Exclusive: Amazon’s cloud unit evaluates AMD’s new AI chips

SAN FRANCISCO, June 14 (Reuters) – Amazon Web Services ( AMZN.O ), the world’s biggest cloud computing provider, is considering using new artificial intelligence chips from Advanced Micro Devices Inc ( AMD.O ), even though it has not reached a final assessment decision, an AWS executive told Reuters.

The remarks came during an AMD event where the chip company outlined its strategy for the AI ​​market, which is dominated by rival Nvidia Corp ( NVDA.O ).

Despite AMD revealing some technical specs for an AI chip coming later this year that could in some ways beat Nvidia’s best current offering on some metrics, the news sent shares down after AMD didn’t reveal a flagship customer for the chip.

In interviews with Reuters, AMD CEO Lisa Su outlined an approach to winning over large cloud computing customers by offering a menu of all the parts needed to build the kind of systems to run services similar to ChatGPT, but letting customers pick and choose which ones they want, using industry standard connections.

“We’re betting that a lot of people want choice, and they want the ability to customize what they need in their data center,” Su said.

While AWS has made no public commitments to use AMD’s new MI300 chips in its cloud services, Dave Brown, vice president of elastic computing at Amazon, said AWS is considering them.

“We’re still working together on exactly where that will land between AWS and AMD, but that’s something our teams are working on together,” Brown said. “That’s where we’ve benefited from some of the work they’ve done around the design that connects to existing systems.”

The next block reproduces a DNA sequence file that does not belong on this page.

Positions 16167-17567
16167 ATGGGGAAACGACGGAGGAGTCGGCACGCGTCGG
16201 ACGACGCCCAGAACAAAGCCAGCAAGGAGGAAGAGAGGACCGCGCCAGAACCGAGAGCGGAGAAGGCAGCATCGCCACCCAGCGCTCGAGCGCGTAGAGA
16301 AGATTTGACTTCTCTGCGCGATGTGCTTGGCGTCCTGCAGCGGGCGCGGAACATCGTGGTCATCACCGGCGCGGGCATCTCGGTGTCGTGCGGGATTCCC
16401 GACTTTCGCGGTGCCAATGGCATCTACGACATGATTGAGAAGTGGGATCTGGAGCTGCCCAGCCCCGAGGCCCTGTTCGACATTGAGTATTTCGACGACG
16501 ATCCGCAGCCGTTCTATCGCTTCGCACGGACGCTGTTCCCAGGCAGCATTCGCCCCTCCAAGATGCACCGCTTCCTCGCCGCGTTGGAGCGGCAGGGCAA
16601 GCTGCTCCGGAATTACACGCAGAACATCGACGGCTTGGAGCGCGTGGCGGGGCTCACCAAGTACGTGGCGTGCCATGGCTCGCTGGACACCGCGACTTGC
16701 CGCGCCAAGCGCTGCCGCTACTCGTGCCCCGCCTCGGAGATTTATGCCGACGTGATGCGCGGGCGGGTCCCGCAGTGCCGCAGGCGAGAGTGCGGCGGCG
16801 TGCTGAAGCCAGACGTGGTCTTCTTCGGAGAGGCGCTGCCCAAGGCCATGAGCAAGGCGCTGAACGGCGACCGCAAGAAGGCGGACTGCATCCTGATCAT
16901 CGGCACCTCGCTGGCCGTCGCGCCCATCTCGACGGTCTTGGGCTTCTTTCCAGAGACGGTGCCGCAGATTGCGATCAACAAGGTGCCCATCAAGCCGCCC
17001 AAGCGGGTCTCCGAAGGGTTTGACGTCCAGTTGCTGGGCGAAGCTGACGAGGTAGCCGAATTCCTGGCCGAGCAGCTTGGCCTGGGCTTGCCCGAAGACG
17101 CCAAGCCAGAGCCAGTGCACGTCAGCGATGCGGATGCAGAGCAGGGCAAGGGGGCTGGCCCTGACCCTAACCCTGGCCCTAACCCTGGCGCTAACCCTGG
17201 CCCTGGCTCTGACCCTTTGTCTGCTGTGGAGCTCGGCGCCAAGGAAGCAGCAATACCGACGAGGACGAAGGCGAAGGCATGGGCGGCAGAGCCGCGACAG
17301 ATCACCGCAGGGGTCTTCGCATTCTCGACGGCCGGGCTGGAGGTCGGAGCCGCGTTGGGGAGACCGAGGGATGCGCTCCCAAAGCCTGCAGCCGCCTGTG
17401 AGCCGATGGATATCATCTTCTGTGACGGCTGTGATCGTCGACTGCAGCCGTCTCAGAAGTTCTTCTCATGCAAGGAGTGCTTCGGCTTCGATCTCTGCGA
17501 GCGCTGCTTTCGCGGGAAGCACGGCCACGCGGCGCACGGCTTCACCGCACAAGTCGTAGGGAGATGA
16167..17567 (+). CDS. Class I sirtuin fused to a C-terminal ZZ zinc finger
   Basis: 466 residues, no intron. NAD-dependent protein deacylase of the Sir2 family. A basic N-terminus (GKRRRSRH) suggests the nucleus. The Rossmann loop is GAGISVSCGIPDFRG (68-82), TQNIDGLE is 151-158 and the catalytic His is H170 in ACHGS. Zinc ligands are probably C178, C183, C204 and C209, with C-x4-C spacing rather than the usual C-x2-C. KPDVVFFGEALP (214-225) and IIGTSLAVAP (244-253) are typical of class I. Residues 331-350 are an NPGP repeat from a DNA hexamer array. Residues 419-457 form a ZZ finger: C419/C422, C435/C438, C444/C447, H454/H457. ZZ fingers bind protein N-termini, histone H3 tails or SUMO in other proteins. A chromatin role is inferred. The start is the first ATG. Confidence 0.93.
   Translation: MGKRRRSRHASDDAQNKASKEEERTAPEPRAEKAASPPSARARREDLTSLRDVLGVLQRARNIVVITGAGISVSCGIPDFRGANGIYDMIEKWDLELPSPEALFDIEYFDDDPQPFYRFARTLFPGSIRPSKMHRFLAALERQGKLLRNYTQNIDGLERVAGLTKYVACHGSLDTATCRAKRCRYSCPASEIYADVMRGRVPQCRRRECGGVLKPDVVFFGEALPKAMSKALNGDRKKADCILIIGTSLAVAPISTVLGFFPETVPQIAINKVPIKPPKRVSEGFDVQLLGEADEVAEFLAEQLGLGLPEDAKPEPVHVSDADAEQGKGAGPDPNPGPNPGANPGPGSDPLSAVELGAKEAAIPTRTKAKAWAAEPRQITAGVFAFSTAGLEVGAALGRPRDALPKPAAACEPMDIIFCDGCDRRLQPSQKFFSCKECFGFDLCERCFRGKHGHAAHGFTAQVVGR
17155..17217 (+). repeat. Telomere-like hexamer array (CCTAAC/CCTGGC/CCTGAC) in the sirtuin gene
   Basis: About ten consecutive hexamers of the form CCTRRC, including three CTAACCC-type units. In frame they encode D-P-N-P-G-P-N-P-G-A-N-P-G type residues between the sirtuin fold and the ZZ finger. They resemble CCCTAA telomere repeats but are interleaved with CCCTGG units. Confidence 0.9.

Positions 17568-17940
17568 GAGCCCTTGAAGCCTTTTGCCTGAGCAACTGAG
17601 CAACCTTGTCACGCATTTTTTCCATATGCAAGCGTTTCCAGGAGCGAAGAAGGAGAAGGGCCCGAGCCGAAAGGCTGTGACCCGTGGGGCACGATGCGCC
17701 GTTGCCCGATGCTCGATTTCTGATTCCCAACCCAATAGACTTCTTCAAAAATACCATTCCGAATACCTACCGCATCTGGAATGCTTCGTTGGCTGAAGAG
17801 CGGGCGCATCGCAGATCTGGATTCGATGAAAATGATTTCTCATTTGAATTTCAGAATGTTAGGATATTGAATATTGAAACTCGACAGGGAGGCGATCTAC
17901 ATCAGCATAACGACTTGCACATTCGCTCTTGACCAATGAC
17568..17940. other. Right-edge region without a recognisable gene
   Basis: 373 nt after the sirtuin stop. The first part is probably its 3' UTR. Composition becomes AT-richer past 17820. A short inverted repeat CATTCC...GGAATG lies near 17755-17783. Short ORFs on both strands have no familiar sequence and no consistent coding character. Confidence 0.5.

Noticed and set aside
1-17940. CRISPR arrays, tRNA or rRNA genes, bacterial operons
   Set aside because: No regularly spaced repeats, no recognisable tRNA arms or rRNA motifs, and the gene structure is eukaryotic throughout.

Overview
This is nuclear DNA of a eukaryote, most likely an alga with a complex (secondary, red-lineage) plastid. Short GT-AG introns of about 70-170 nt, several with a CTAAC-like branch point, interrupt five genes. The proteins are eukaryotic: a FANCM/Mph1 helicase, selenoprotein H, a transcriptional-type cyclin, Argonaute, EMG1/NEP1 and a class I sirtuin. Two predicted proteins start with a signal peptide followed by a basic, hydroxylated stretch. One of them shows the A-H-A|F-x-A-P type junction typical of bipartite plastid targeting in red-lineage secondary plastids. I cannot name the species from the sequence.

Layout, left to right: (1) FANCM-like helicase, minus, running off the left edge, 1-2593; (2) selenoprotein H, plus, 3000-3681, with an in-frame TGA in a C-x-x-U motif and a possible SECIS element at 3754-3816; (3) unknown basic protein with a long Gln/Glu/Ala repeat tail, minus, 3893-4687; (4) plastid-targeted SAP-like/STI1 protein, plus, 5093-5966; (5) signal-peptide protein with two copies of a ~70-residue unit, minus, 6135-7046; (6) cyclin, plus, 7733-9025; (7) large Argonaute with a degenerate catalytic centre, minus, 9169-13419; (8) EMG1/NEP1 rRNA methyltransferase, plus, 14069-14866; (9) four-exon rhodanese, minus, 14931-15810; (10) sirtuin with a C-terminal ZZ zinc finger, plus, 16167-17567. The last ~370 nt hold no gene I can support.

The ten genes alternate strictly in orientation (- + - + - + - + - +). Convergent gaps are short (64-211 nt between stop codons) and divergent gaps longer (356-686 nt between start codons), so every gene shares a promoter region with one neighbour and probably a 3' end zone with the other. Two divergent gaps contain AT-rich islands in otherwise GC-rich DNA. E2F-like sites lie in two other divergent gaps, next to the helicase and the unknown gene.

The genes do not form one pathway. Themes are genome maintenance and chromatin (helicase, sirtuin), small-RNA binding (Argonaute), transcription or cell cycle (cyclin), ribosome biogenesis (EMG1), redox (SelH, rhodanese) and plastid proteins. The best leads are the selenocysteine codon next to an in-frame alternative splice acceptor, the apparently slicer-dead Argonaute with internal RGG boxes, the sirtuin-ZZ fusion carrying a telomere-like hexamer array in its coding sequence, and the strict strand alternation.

Nvidia sells its chips piecemeal, but also asks cloud providers if they are willing to offer an entire system designed by Nvidia in a product called DGX Cloud. Oracle Corp ( ORCL.N ) is Nvidia’s first partner for that system.

Brown said AWS had declined to work with Nvidia on the DGX Cloud offering.

“They approached us, we looked at the business model, and it didn’t make a lot of sense” for AWS because of the company’s long history of building reliable servers and existing supply chain expertise, Brown said.

Brown said AWS prefers to design its own servers from the ground up. AWS began selling Nvidia’s H100 chip in March, but as part of systems of its own design.

Reporting by Stephen Nellis in San Francisco; Editing by Kim Coghill

Our standards: Thomson Reuters Trust Principles.

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